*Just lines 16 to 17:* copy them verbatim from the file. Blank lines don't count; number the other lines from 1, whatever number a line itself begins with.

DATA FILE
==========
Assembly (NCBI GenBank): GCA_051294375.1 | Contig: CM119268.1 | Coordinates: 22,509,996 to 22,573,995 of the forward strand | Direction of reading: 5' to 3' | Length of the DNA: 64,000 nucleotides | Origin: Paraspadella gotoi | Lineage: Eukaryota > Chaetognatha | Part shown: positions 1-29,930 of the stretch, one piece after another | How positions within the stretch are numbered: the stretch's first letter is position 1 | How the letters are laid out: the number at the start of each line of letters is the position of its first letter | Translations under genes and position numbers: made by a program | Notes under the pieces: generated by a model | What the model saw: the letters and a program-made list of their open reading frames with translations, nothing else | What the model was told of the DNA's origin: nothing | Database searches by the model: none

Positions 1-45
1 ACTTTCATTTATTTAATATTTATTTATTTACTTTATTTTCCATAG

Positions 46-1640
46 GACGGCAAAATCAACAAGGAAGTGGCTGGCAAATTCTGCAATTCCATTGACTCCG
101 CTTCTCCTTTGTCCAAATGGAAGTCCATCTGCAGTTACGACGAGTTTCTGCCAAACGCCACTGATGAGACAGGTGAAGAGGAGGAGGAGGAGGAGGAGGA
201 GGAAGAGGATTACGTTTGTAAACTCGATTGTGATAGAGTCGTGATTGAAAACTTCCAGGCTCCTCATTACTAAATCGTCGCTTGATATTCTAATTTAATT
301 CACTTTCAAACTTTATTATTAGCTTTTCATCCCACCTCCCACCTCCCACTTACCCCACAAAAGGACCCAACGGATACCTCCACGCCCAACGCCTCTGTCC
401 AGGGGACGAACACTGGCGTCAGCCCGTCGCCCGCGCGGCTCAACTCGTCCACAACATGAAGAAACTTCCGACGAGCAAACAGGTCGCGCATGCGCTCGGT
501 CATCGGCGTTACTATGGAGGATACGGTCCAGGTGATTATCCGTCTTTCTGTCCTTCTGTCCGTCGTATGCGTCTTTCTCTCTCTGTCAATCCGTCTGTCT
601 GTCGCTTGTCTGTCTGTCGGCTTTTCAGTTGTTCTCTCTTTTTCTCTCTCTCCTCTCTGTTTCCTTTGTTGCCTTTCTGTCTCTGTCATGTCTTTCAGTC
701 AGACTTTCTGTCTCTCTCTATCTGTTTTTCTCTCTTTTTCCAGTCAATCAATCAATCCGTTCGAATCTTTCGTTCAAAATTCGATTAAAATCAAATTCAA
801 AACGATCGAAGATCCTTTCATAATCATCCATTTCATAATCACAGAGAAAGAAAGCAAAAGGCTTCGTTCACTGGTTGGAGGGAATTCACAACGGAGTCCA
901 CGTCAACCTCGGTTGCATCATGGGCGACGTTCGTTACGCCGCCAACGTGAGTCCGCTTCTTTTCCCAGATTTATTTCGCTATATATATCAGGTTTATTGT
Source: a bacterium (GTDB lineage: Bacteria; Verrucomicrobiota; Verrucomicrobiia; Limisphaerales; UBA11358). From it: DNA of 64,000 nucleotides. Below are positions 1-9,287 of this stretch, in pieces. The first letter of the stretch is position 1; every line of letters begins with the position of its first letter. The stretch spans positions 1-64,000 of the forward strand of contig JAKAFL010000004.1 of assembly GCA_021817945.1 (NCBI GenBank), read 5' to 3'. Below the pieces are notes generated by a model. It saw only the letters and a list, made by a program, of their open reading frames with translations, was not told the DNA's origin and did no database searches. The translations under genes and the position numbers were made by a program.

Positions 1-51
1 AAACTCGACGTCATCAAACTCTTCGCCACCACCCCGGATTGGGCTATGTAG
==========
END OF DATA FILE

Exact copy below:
Positions 1-51
1 AAACTCGACGTCATCAAACTCTTCGCCACCACCCCGGATTGGGCTATGTAG